Table_4_Prognostic Value of a Ten-Gene Signature in HNSCC Patients Based on Tumor-Associated Macrophages Expression Profiling.xlsx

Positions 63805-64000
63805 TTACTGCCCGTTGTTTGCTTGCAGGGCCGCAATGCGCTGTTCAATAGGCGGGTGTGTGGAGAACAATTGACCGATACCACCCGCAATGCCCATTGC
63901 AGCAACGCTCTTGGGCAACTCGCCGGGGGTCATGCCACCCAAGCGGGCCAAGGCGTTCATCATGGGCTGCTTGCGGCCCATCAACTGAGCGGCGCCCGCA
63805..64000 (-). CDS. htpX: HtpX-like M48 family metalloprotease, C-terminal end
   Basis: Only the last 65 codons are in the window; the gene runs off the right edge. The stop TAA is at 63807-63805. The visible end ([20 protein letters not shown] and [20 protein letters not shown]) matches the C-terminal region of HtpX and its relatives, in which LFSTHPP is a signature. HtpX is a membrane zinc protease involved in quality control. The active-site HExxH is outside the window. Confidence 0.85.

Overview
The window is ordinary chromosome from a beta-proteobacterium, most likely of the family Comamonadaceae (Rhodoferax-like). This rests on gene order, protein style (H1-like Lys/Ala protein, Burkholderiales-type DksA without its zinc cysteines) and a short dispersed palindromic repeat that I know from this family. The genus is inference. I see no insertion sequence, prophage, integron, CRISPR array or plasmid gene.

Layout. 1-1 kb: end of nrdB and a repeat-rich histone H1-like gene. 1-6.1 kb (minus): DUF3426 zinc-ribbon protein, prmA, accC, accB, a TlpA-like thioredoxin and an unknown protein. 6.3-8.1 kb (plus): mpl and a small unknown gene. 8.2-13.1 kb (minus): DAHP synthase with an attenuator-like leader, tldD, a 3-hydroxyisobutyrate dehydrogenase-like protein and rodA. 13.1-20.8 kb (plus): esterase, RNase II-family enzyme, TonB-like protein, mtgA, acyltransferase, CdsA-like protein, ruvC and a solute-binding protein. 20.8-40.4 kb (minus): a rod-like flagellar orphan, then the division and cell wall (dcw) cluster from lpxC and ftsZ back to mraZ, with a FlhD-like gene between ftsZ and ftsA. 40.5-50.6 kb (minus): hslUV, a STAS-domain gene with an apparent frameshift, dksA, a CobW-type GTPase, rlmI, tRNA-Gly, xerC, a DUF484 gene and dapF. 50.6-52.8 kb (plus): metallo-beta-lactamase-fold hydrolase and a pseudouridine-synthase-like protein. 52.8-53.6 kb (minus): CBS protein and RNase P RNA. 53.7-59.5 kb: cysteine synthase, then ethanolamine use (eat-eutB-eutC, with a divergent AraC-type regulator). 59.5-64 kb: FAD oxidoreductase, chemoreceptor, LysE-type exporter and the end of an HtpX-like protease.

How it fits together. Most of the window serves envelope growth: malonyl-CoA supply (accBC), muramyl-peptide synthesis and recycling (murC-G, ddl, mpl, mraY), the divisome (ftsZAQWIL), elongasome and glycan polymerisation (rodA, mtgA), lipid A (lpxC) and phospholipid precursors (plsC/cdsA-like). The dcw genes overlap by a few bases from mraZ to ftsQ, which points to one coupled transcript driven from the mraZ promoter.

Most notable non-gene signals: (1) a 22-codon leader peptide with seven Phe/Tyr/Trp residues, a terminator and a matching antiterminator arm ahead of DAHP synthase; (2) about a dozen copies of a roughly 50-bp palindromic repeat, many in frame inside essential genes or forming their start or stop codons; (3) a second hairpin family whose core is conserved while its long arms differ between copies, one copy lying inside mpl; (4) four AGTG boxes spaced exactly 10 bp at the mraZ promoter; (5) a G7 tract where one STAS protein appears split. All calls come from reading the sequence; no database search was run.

Tumor-associated macrophages (TAMs) are regarded as the most abundantly infiltrating immune cells around the tumor microenvironment (TME) in head and neck squamous cell carcinoma (HNSCC), which plays an essential role in immunosuppression and tumorigenesis. In the TCGA HNSCC cohort, 500 patients with clinical-pathological information and RNA sequence expression were randomly assigned to training for lasso regression and validation for verification, respectively. A TAM-based ten-gene signature (TBGs) was constructed, which divided the patients into high-risk and low-risk groups, could predict overall survival (OS) of HNSCC patients in the training dataset (p = 3.527e–05) and validation dataset (p = 3.785e–02). The result of Cox univariate and multivariate regression analyses showed that the risk score of TBGs could be an independent prognostic factor in HNSCC. ROC curve confirmed that the risk score of TBGs has good sensitivity and specificity for prognosis prediction (AUC = 0.659) and was also verified by the validation dataset (AUC = 0.621). We obtained key risk transcription factors (TFs)—EHF and SNAI2—by correlation analysis with TBGs. Moreover, we ran a gene set enrichment analysis (GSEA) to speculate that TBGs act on interstitial remodeling, tumor killing, metabolic reprogramming, and tumor immune-related pathways. Finally, we combined clinical–pathological features and risk score of TBGs to establish clinical nomograms, and calibration curves verified the accuracy of long-term clinical prognosis in the two datasets (C-index of 5-year OS = 0.721 and 0.716). In general, the TBGs we obtained may accurately predict the prognosis of HNSCC patients to provide personalized treatment.